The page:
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SLAC National Accelerator Laboratory
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Registration for our May public tours (May 13 and 20) opens tomorrow (Friday, April 29) at 9 a.m.
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Linking the different forces into a single theory isn’t easy, since each behaves a different way.
Scientists want to connect the fundamental forces of nature in one Grand Unified Theory.
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The new technology recycles energy that would otherwise go to waste in accelerating particles for science, medicine and other industries.
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A new center has been established at Stanford to help researchers probe the structure of biological molecules, many of whom conduct their research at SLAC.
The Macromolecular Structure Knowledge Center can help researchers who lack equipment for testing hundreds of different crystallization conditions or expertise in working with challenging molecules.
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Creating the batteries or electronics of the future requires understanding materials that are just a few atoms thick and that change their fundamental physical properties in fractions of a second.
Laser light exposes the properties of materials used in batteries and electronics.
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Researchers use SLAC's X-ray laser to better understand how tremendously powerful cosmic particle accelerators – near supermassive black holes, for instance – propel streams of ionized gas, called plasma, hundreds of thousands of light-years into space.
SLAC National Accelerator Laboratory is a U.S. Department of Energy (DOE) Office of Science laboratory operated by Stanford University.
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Researchers used SLAC's x-ray laser to look at a peculiar transformation that might occur inside giant gas planets like Jupiter, whose interior is largely made of liquid hydrogen: At high pressure and temperature, this material is believed to switch from its “normal,” electrically insulating state into a metallic, conducting one.
SLAC National Accelerator Laboratory is a U.S. Department of Energy (DOE) Office of Science laboratory operated by Stanford University.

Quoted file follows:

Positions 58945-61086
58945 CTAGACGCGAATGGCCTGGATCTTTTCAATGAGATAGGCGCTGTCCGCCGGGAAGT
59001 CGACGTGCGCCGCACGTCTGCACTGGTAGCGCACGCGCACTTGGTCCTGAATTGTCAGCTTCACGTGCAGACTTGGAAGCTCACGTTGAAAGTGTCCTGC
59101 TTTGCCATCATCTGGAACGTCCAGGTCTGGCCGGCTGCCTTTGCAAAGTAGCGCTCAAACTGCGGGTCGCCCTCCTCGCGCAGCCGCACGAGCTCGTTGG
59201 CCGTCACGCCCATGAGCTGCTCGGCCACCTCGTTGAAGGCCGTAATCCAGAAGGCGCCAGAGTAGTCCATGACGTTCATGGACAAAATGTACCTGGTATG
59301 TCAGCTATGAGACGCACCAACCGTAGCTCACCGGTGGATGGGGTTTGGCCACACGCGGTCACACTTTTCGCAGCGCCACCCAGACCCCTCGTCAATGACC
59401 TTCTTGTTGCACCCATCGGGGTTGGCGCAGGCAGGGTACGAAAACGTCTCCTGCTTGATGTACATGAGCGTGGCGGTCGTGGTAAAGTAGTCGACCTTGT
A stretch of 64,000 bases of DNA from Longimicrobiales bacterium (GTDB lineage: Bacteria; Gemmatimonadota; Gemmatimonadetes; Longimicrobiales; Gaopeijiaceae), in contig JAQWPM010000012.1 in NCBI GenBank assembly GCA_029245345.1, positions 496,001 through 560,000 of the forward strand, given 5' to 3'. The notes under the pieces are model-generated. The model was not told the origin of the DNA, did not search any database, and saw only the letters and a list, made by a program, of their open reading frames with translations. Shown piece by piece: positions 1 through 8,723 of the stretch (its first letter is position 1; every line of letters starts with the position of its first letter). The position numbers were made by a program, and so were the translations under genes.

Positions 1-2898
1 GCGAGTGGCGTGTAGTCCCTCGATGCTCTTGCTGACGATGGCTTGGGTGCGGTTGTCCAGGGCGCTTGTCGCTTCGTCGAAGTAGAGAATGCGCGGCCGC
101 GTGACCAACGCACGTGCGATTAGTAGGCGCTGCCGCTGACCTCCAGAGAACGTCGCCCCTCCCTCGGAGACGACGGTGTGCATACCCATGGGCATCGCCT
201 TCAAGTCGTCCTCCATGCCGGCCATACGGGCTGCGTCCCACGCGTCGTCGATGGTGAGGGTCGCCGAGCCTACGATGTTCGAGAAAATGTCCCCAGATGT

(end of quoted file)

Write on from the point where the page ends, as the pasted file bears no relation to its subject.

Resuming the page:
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The new computational method makes X-ray laser data 300 times more accurate.
SLAC National Accelerator Laboratory is a U.S. Department of Energy (DOE) Office of Science laboratory operated by Stanford University.
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Our latest science talk explores what gravitational waves are, how they are created and how we detect them.
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While the supply of accelerator physicists in the United States has grown modestly over the last decade, it hasn’t been able to catch up with demand fueled by industry interest in medical particle accelerators and growing collaborations at the national labs. 
Accelerator scientists are in demand at labs and beyond.
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A first look inside these phase-changing nanoparticles by SIMES researchers shows how their shape affect their performance for battery applications.
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Department of Energy Secretary Ernest Moniz (r) chats with (l-r) SLAC Director Chi-Chang Kao, Virginia Senator Mark Warner and Idaho Senator James Risch at National Lab Day.
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SLAC researchers and facilities explore the frontier questions of science.
Introduction
SLAC National Accelerator Laboratory is one of the 10 Department of Energy (DOE) Office of Science national laboratories and is operated by Stanford University on behalf of the DOE. Since its opening in 1962, SLAC has been helping create the future. We've built the world’s longest particle accelerator, discovered fundamental building blocks of matter and lead countless experiments to test and explore the physical nature of the universe.


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650-926-3300
Address
2575 Sand Hill Road Menlo Park, California 94025-7015